Online streaming is bigger than ever, and with so many streaming services adding new shows and movies every week, it can be nearly impossible to sort through the good and the bad. If you need something to watch and don’t want to wade through the digital muck that washes up on the internet’s shores, follow our picks below for the best new shows and movies worth a watch.
On the list this week: A new Dave Chappelle standup special, season 2 of Fargo, and a beautiful film from Terrence Malick.
The Age of Spin: Dave Chappelle Live at the Hollywood Palladium
After walking away from his incredibly popular sketch comedy show, Dave Chappelle took a long hiatus from the public eye. In the past couple years, the incendiary comedian has staged an escalating comeback, doing some light touring and now releasing two new standup specials on Netflix. The first of these, The Age of Spin, shows that the comic has not lost any of his talent — nor his ability to outrage — in his time away from the mic. The subject matter explores race and celebrity — a running joke explores the four times Chappelle has met O.J. Simpson over the years — as well as other political issues that have become notable since Chappelle’s Show ended. Chappelle’s takes on topics like feminism and transgender don’t shy away or tread lightly, which may make some viewers uneasy, but those who missed his caustic humor and commanding stage presence will cherish his return.
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The Life Aquatic with Steve Zissou
Based loosely on the life and work of marine explorer Jacques Cousteau, Wes Anderson’s The Life Aquatic with Steve Zissou is a strange tale of revenge and aging, rife with the director’s noted deadpan humor, brilliant soundtrack, and kitschy set pieces. The film follows Zissou (Bill Murray), an oceanographer and once-acclaimed documentarian. His latest films have received middling reviews, and during the filming of his latest work, a shark eats his right-hand man, Esteban. In a surreal twist on Moby Dick, Zissou decides that his next documentary will chronicle his quest to find and kill the shark. Along with his crew, including his distant wife, Eleanor (Anjelica Huston); loyal first mate, Klaus (Willem Dafoe); and possible long-lost son, Ned (Owen Wilson) Zissou sets out in search of his nemesis. Like Anderson’s other films, The Life Aquatic shows off the director’s charming visual style with intensely formal composition and colorful imagery.
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Fargo season 2
A spiritual successor to the film of the same name, Noah Hawley’s Fargo anthology series channels the wit and fatalistic philosophy of the film, but is able to stand on its own thanks to brilliant ensemble storytelling. Each season follows a different set of characters in a different time period, all linked by a common setting: The frigid plains of the Midwest. Set in 1979, season 2 follows a collection of interweaving stories about murders and a feud between crime syndicates. Characters include Peggy (Kirsten Dunst) and Ed Blumquist (Jesse Plemons), a working-class couple trying to cover up a hit and run; the Gerhardts, a close-knit family of drug traffickers facing an invasion by a gang from Kansas; and Lou Solverson (Patrick Wilson), a state trooper caught in the middle of it all. Dark, violent, and often funny in an oddball way, season 2 of Fargo solidifies the show as one of the best dramas on television.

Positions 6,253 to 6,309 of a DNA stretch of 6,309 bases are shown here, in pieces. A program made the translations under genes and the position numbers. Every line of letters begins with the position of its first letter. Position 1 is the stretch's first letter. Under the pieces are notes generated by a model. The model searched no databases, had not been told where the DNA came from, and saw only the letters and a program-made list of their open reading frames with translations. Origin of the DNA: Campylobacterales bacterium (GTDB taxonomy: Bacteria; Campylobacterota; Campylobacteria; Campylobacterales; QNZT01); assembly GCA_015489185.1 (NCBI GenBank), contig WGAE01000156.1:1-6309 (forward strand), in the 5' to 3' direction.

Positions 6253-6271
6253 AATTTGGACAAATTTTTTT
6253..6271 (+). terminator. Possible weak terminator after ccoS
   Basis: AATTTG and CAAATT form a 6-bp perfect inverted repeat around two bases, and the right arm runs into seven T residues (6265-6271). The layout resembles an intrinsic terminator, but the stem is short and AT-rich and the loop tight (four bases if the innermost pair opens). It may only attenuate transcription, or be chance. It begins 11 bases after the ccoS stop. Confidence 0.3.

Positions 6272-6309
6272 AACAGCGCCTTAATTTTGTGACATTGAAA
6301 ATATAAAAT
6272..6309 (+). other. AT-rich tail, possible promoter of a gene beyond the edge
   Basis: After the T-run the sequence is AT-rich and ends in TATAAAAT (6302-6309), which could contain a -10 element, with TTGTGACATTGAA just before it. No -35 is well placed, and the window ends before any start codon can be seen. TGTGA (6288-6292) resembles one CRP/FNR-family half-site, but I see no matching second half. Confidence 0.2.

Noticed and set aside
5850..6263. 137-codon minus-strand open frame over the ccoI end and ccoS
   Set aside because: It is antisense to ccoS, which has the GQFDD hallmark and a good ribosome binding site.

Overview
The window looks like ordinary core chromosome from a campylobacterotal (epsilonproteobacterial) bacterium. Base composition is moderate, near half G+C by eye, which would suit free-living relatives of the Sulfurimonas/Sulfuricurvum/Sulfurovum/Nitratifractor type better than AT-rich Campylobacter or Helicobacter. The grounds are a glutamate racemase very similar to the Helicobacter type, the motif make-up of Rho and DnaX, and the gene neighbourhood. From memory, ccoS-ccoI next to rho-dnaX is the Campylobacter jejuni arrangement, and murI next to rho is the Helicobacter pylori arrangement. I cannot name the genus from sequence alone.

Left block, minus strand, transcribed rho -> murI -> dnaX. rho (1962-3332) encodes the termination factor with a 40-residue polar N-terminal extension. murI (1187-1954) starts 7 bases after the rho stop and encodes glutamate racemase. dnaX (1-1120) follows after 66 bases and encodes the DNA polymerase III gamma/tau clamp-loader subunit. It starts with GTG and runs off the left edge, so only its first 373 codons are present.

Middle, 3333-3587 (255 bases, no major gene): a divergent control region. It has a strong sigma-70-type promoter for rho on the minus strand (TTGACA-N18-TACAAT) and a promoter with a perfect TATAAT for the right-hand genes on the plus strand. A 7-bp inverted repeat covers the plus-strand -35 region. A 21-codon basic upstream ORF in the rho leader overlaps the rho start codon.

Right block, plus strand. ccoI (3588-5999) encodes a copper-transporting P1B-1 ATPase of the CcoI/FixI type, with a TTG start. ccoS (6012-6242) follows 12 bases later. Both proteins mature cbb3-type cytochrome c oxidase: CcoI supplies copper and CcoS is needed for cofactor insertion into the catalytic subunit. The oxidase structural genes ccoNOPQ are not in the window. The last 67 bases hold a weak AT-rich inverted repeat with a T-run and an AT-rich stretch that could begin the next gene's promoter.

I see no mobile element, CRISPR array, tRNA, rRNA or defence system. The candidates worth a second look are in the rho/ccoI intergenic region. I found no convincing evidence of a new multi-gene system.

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The Venture Bros. seasons 1-6
Adult Swim’s long-running animated series — it has been airing on and off since 2003 — follows a family of adventurers in the mold of Jonny Quest, whose extraordinary adventures are juxtaposed with real-life issues such as aging, failure, and financial difficulties. It’s simply one of the most complex animated shows around. The central family consists of brothers Hank and Dean, their father, Dr. Thaddeus “ Rusty” Venture (James Urbaniak), a former child adventurer living in the shadow of his legendary father, and their bodyguard, killing machine and classic rock fan Brock Samson (Patrick Warburton). They go on various adventures in a world populated by eccentric characters. Unlike many Adult Swim shows, The Venture Bros. isn’t a series of random scenes and punchlines; the show has gradually developed a deep mythology and vast cast of characters, giving it a sense of scale and pathos that few animated shows can boast.
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Knight of Cups
Terrence Malick’s brand of dreamy, poetic filmmaking has made him one of the most divisive directors in recent years. Some see his films as philosophical, visual poems that ponder life’s great questions; others simply see them as ponderous. His 2015 film, Knight of Cups, will only reinforce a viewer’s opinion of him. The film centers on a successful screenwriter, Rick (Christian Bale), who is grappling with interpersonal problems and an overwhelming feeling of emptiness. The film is divided into eight chapters, each focused on Rick’s relationship with a particular person (all but one of them represented by a tarot card). Like Malick’s recent masterpiece, The Tree of Life, Knight of Cups defies narrative conventions, eschewing plot to focus on character, and the mercurial emotions that drift through a person’s mind. It is a beautiful film, comprised of stunning images linked through Emmanuel Lubezki’s flowing cinematography.
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